Archive for October 8th, 2008

Why I’m Still Worried …

Wednesday, October 8th, 2008

Because the CNN post-debate crew, lead by James Carville, basically said last night that the race is over. We can stick a fork in the McCain campaign …

Because John McCain has been counted out before …

Because john McCain seems to respond best as an underdog …

Because Barack Obama hasn’t proven to be great as a front-runner …

Because Barack Obama is black …

Because a recent Stanford study indicated that Barack Obama may lose as many as 6 points on election day, because people are not being honest with pollsters about race, which means he could be up by as many as 5 points on Election Day, and still lose …

Because some polls I’ve seen, even now — after the utter debacle of McCain’s last few weeks, politically; after the economy tanked, Obama won two debates, and Biden won one — have Obama tied or with only a two or three point edge …

Because John Kerry had a 4 point lead Thursday before election day, and lost …

Because Al Gore had an 11 point lead going into the last debate, and lost …

Because some pundits are saying, with a straight face, that Palin has been rehabilitated, and will be a trusted weapon for the campaign in the weeks ahead …

Because Palin and McCain have started painting Obama in racially-tinged ways, implying he pals around with terrorists, and they have seemed to revel in rallies where people have chanted things like “kill him” (referring to Obama) …

Because Obama is black …

Because in the state-by-state polling — even though Obama’s ahead — he’s still going to need to flip at least one of Bush’s states to win the election — Colorado, Virginia, Ohio, Florida, Nevada, New Mexico — while keeping every last blue state blue …

Because Obama has absolutely no margin for error …

Because there are still 27 days to go before election day …

Because — hey, truth in advertising — I’m the Neurotic Democrat.

I’m very much looking forward to this day of fasting, which begins in a few hours, to center on the spiritual, to purge some of the toxicity of this campaign, to focus inward.

And I take strength and direction from the lines in the Torah portion that we read for last week — perhaps my favorite lines in the Torah — from Deuteronomy 31:7-8. Moses dying words to Joshua, in the sight of all Israel, as Moses passes the baton of leadership: “Be strong and of good courage … Fear not and be not dismayed!”

Those of you who are fasting, g’mar tov. May you have an easy fast.

Have a peaceful and meaningful Yom Kippur.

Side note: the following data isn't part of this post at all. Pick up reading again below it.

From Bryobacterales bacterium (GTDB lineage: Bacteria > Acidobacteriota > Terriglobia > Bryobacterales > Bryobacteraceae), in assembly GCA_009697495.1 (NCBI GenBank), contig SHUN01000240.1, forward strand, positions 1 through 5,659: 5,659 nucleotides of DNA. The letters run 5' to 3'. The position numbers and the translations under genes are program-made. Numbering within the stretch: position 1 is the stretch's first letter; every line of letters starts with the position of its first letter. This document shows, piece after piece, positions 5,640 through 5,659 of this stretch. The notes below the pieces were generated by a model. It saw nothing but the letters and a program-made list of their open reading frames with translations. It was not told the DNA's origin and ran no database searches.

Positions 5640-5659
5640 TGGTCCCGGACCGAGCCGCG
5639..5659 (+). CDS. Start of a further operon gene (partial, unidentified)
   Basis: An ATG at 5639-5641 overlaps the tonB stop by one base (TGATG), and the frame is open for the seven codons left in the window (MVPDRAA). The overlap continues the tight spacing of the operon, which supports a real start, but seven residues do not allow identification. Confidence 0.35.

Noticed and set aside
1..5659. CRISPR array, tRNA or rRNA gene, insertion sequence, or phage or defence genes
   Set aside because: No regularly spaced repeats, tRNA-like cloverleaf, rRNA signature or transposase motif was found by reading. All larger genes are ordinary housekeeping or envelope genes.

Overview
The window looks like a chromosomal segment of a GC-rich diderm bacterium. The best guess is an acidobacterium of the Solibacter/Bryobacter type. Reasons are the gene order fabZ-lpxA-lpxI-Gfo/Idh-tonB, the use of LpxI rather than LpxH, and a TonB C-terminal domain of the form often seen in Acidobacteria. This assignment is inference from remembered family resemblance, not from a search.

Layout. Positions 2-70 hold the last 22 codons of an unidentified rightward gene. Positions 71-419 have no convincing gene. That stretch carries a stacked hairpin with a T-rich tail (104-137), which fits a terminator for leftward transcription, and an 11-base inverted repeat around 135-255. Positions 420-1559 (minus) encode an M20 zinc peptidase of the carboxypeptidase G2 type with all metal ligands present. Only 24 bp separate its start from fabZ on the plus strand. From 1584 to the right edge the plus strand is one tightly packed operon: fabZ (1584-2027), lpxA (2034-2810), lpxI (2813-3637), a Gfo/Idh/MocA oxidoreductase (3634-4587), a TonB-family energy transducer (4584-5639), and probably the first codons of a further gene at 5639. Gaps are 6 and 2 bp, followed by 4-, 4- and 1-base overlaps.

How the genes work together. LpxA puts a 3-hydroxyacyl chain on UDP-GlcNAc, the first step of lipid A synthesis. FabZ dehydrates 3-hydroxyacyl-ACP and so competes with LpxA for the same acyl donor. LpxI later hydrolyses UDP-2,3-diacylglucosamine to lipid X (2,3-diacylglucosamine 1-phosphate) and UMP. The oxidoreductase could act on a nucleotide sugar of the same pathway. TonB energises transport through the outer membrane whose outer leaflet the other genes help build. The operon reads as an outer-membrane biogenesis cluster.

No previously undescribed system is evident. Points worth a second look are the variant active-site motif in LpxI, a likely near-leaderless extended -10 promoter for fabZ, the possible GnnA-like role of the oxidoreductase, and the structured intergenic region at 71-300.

The Debate: Quick Take

Wednesday, October 8th, 2008

During a town hall meeting in Denver last week, with the GOP faithful getting restless, a  woman urged John McCain to go for Obama’s jugular.

“When are you going to take the gloves off and just go at him?”  she asked — and nearly 1,000 people leapt to their feet, cheering.

McCain answered: “How ’bout Tuesday night?”

He was referring, of course, to the debate.

Sarah Palin, when asked by New York Times columnist William Kristol this week what advice she’d have for McCain at the debate, said: “Take the gloves off.”

Kristol approved, using it as the kicker for his column, and adding: “Hockey mom knows best.”

It was part of the narrative all week, reinforced by Palin’s frequent mentions of William Ayres. McCain was going to strike back.

And yet at no time during the debate tonight did McCain take the gloves off. Obama hit him first, hit him harder, and hit him more effectively. And he seemed presidential, doing it.

Think, for example, about Obama’s retort, the one time McCain repeated the line about Obama not understanding. You’re right, Obama said. I don’t understand some things — like, for instance, why we went to war in Iraq, when they had nothing to do with 9/11.

Again, he hit McCain for having the bad judgment to lead us into war and predict we’d be hailed as liberators. And, again, McCain had no answer.

In two debates now, McCain hasn’t once defended himself by explaining why he thinks going to war in Iraq was the right thing to do. (He does, by the way. There’s a great article about it in the most recent Atlantic Monthly. McCain believes that pre-emption is the best way to safeguard America against a madman like Hussein, who would use weapons of mass destruction against us and Israel if he was able to obtain them.)

What amazes me is that the McCain campaign would push this line so aggressively in the lead-up to the debate, and that McCain would so thoroughly fail to deliver. It makes him seem, at best, out of touch with his own rhetoric. At worst, it projects weakness instead of strength.

(Much like McCain’s threat not to attend the first debate, which he also eventually backed down on.)

Barack and Michelle stayed for a long time in the debate hall, shaking hands, trying to persaude voters who were still on the fence, smiling, evidently enjoying themselves.

McCain and Cindy left the hall quickly, even with dozens of voters still milling around.

Frankly, I can’t say I’m surprised.